A second type of self-terminating connector is shown in co-pending U.S. patent application Ser. No. 07/369,382, filed 06/21/89 and entitled SELF-TERMINATING COAXIAL TAP CONNECTOR (as amended) on which the present applicant is a co-inventor. In a first embodiment, this invention shows a self-terminating connector port which uses a sliding dielectric element to move a switch contact away from the center conductor. A second embodiment, without a sliding dielectric element, uses the mating connector to move a switch contact away from a contact land which runs through a termination circuit element to the center conductor. However, these designs also suffer from the presence of an extension of the center conductor beyond the point of termination which can cause the reflection and signal radiation problems earlier described. Also, the designs require a number of mechanical elements to be assembled within the connector body, greatly increasing the cost and reducing the reliability of the connector.

SUMMARY OF THE INVENTION

This invention provides a self-terminating coaxial plug connector for installation on the end of a coaxial cable. A connector in accordance with this invention is self-terminating, has reduced signal reflection and signal radiation problems, and has a simplified mechanical assembly within the connector for reduced cost and increased reliability.

In accordance with this invention, a self-terminating coaxial plug connector for installation on the end of a coaxial cable has a coaxial plug connector with a switch contact spring and a termination circuit element within the plug.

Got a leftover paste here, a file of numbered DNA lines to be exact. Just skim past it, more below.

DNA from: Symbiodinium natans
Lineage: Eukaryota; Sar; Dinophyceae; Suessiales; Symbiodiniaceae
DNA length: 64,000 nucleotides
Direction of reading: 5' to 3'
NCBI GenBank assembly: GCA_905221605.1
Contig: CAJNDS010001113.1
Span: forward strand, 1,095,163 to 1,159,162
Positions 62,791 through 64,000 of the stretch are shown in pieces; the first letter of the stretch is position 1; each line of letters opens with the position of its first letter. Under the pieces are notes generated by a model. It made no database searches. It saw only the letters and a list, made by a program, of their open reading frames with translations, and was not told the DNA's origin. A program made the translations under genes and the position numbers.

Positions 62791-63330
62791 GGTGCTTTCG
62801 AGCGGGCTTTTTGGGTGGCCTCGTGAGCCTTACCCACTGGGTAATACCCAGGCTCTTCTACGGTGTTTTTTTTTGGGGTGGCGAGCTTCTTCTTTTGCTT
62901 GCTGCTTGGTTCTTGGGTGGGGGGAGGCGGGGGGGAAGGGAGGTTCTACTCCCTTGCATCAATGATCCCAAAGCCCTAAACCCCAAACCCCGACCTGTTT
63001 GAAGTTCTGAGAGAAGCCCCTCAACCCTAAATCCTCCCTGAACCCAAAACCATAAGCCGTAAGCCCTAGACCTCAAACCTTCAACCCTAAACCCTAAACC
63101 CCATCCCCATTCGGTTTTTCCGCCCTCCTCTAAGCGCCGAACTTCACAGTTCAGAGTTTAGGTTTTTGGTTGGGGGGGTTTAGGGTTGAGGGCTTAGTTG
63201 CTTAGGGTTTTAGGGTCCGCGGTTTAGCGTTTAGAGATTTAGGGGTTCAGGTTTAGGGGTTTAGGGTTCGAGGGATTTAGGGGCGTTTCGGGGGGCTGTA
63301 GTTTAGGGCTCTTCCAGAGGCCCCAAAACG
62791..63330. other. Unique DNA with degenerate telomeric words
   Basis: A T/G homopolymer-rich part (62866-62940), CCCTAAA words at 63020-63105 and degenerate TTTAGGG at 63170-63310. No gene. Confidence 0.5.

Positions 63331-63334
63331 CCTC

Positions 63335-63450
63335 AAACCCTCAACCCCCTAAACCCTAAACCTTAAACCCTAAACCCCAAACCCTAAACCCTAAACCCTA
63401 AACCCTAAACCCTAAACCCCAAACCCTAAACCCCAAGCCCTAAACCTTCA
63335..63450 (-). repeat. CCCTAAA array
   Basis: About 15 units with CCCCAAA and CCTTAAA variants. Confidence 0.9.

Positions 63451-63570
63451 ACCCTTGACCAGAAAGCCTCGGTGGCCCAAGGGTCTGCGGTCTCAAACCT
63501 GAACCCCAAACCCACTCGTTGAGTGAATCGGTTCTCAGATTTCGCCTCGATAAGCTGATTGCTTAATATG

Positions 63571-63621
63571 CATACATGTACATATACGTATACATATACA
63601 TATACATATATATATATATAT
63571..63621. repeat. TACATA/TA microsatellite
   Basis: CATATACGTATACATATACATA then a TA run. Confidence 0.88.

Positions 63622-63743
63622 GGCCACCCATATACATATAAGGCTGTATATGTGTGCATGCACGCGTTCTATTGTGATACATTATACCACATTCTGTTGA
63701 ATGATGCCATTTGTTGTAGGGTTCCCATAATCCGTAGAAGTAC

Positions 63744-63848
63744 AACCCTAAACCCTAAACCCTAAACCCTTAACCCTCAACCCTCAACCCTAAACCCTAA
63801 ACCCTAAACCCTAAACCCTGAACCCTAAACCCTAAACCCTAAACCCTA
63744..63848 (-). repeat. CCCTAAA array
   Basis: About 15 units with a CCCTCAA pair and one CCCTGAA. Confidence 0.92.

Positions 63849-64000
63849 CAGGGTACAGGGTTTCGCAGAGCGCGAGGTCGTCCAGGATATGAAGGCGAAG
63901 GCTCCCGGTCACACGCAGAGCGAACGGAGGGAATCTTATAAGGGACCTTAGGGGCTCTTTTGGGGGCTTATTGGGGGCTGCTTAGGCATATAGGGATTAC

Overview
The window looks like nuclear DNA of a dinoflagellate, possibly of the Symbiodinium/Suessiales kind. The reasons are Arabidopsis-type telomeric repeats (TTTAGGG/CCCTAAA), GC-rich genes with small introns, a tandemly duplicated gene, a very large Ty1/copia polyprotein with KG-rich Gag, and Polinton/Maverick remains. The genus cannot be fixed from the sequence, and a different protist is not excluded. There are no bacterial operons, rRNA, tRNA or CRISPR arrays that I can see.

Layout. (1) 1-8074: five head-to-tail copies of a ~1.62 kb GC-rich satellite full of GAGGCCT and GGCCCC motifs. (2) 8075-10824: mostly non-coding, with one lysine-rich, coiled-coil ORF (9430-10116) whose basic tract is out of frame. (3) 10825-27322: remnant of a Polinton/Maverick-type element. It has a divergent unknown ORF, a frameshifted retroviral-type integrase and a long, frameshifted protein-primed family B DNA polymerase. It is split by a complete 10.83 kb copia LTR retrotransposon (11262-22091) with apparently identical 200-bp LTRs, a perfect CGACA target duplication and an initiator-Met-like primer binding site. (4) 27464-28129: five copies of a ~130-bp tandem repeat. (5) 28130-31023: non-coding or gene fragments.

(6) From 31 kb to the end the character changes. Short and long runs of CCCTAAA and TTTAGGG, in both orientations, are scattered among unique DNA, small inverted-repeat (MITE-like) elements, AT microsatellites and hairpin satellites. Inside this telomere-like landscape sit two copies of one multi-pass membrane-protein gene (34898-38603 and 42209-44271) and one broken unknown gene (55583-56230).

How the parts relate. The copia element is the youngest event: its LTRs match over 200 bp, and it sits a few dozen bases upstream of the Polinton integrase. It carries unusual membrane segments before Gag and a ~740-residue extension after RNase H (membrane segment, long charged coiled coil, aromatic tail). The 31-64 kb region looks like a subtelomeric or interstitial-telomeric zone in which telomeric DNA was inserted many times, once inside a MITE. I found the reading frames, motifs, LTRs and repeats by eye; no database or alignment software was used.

The coaxial plug connector has an open end for coupling to a mating coaxial socket connector, and a cable end for attachment to a coaxial cable. The plug has a center conductor surrounded by a shield.

Within the plug is a switch contact spring mounted within the shield substantially parallel to and separated by a spaced gap from the center conductor. The switch contact spring has first and second ends, the first end which is near the open end of the plug is folded back to extend across the spaced gap and contact to the center conductor. This movable contact is flexed out to the center conductor by coupling of the plug to a mating socket connector.

Also within the plug is a termination circuit element connecting from the second end of the switch contact spring through the termination circuit element to the shield.

BRIEF DESCRIPTION OF THE DRAWINGS

FIG. 1 is a cut-away side view of a self-terminating coaxial plug connector for installation on the end of a coaxial cable in accordance with this invention.

DETAILED DESCRIPTION

FIG. 1 is a cut-away side view of a self-terminating coaxial plug connector for installation on the end of a coaxial cable in accordance with this invention.

FIG. 1 shows a coaxial plug connector having an open end 10 for coupling to a mating socket connector, and a cable end 20 for attachment to a coaxial cable. The plug connector is attached to a coaxial cable by conventional, known methods. The coaxial connector plug has a center conductor 30 surrounded by a shield 40. In a preferred embodiment, the plug is of a BNC style and dimensions. In the BNC style, there is a slotted lock nut 42 rotatably mounted outside the shield 40 on the open end 10 for coupling and locking to a compatible BNC socket.

Within the plug is a switch contact spring 50 mounted within the shield 40 substantially parallel to and separated by a spaced gap 60 from the center conductor 30, the switch contact spring having a first end 52 and a second end 54, with the first end 52 which is near the open end 10 of the plug being folded back to reach across the spaced gap 60 and movably contact to the center conductor 30. The first end 52 is moved out of contact to the center conductor 30 by coupling of the plug to a mating socket connector, which introduces portion of the body of the mating socket connector into the spaced gap 60, thereby displacing the first end 52 and moving it out of contact to the center conductor 30. Spring contact 50 or at least its first end 52 is formed of flexible and resilient electrically conductive material such as spring steel, or coated or plated spring material. The switch contact spring can be an elongated, flat piece of spring steel with an end formed, bent or folded back.